The monies available through the ELF are for graduate and professional students only. Kehoe hastens to mention that there are plenty of other resources available for undergraduates through the Global Inter-cultural Experience for Undergraduates Program and other sources. She is also excited by the depth and breadth of proposals that are coming in.

    "We are open to identifying ways to open overseas learning to other departments and students and enriching their educational experiences here at U-M," says Kehoe.

    The seed money for the Experiential Learning Fund was provided by a grant from the Hewlett Foundation.

    The following is a firsthand account of the learning experiences that U-M students had last May on a trip to Spain, funded partially by the Experiential Learning Fund.

    "Hasta luego" is how we said 'goodbye' at the Barcelona airport, after eight days of traveling through Catalonia and the Spanish Pyrenees. This European trip was co-sponsored by funds from the Department of Geological Sciences and from the University of Michigan International Institute and allowed fifteen students and three faculty to visit one of the best exposed and well-studied orogenic belts.

    The Pyrenean range is a fold and thrust belt that developed during the Tertiary, as the Iberian block converged towards the European Plate. Its metamorphic core marks the border between France and Spain, with foreland structures verging into both countries. Our trip, designed to recognize the deformed Mesozoic and Tertiary cover, started on May 28, when the group arrived at Barcelona from Detroit. After checking in the Spanish Council Residence (CSIC), most of us went to explore downtown. A few landmarks could be seen in the hours before we had our group dinner (who can to skip dinner in Spain!). The Cathedral, Gothic Square and Gaudi architecture were among the visited spots by our students. Paella, gazpacho and oviparous salads were the choice selection at our first dinner in Spain, a preview of what would come in the next several days.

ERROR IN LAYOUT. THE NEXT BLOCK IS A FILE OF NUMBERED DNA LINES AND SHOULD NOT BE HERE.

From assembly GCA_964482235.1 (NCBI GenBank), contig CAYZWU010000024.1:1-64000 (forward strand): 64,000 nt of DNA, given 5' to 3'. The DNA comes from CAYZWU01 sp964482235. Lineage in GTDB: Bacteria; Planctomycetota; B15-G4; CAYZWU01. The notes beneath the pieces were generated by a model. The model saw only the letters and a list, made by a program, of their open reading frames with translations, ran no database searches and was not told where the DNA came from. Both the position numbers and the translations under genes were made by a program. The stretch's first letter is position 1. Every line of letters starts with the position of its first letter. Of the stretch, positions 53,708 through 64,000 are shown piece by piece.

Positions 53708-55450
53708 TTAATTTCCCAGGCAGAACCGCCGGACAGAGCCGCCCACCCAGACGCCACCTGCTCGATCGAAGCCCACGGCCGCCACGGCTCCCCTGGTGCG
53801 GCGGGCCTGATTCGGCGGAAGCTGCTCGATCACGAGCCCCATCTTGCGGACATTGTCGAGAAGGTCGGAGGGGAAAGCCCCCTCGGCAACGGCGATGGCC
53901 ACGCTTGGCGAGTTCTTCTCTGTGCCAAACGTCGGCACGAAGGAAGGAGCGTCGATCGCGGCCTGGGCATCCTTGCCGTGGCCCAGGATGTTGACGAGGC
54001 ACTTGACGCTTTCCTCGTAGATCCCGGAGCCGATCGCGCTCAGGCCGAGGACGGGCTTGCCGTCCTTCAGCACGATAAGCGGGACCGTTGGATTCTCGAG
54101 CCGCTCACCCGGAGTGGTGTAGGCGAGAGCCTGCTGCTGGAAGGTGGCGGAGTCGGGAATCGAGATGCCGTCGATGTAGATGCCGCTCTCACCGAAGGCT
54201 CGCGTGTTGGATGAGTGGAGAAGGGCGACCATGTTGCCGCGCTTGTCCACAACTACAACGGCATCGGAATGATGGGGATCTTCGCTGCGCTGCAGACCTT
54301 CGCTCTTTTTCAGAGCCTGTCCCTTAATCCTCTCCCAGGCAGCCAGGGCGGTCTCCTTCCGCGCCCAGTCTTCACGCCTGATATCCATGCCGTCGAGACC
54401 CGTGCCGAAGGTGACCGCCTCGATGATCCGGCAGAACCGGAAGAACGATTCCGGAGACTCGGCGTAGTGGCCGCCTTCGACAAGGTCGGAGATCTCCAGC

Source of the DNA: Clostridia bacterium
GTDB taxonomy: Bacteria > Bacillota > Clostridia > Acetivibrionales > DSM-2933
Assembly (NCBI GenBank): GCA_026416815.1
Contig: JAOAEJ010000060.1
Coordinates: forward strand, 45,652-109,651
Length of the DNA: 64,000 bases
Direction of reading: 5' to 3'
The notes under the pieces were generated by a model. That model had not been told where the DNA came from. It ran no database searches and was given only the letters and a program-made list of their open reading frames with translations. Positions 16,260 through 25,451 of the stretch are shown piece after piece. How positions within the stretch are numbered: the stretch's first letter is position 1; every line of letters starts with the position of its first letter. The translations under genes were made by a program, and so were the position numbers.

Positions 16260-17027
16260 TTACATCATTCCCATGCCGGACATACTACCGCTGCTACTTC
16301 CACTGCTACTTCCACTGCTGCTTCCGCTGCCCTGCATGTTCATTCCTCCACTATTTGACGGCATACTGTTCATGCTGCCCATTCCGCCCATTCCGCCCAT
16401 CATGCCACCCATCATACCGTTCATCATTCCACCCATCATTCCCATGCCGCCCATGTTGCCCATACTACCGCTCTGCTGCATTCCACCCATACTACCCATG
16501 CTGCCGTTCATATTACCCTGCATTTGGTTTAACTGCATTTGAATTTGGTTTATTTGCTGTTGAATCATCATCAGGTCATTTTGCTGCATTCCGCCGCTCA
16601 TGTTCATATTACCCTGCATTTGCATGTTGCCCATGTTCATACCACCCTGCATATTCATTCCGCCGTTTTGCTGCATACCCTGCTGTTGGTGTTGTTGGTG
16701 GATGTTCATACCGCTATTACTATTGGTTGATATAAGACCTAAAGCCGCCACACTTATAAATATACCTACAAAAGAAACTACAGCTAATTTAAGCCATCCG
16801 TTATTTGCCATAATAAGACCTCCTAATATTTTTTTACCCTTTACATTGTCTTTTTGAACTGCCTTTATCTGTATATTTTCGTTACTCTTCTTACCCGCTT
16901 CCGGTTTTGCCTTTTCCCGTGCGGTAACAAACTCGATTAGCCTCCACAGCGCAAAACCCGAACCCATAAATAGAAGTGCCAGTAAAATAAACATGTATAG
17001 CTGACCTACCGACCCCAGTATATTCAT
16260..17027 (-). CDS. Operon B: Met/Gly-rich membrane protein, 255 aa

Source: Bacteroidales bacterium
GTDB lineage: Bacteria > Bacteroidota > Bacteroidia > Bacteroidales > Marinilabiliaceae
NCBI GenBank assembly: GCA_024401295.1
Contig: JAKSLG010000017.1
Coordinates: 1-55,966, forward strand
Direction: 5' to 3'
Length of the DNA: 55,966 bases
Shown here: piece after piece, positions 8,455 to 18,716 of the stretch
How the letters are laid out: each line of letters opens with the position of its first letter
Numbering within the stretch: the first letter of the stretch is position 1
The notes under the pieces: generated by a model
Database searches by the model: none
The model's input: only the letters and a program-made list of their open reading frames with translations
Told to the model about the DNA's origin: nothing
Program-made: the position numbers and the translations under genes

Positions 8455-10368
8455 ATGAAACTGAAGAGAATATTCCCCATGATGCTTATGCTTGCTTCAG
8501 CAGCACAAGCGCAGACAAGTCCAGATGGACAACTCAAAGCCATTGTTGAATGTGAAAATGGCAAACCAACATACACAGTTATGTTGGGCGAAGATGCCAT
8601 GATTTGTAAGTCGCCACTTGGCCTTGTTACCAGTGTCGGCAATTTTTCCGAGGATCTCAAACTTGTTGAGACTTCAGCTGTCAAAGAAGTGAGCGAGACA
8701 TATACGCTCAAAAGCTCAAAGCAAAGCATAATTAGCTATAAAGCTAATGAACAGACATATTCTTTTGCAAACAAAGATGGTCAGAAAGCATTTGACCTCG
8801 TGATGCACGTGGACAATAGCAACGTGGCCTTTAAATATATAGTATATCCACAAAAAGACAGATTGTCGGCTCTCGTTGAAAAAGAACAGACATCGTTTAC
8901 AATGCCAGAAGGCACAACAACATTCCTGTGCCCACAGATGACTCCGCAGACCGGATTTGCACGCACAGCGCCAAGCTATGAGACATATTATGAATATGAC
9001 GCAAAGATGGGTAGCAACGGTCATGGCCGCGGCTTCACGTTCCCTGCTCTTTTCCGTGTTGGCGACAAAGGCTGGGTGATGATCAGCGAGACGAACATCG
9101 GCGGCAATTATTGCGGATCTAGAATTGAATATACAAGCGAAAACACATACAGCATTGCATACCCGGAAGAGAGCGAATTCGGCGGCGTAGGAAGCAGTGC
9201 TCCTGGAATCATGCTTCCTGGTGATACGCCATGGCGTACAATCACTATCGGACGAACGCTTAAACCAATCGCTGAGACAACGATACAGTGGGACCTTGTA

The geologic part of the trip began the day after, about 150 km north of Barcelona, next to the famed Costa Brava (Girona). We enjoyed visiting the area (inspiration point and home of the Catalan painter Salvador Dali), where a set of ductile shear zones in the Paleozoic basement is marvelously exposed. Professor E. Druguet (Universitat Autonoma) kindly guided us through the area. The following day we headed west, across the Ebro Basin, the southern Foreland Basin of the Pyrenees, towards the town of Jaca. We visited the southern Pyrenean deformation front in the Ebro Basin, including progressive unconformities, syntectonic deposits and thrusts of Mesozoic units on Tertiary conglomeratic sandstones (molasses).

    U-M graduate students study geology in the Spanish Pyrennes
    U-M graduate students study geology in the Spanish Pyrennes

    We spent the night in Jaca, in a small "fonda" in front of the Cathedral. The church was built in 1077-1130, right after the Christian re-conquest of the town, which had been taken by the Muslims years earlier. Jaca is located in a large E-W trending synform that developed during the Paleogene as a piggyback basin ahead of the evolving Pyrenees.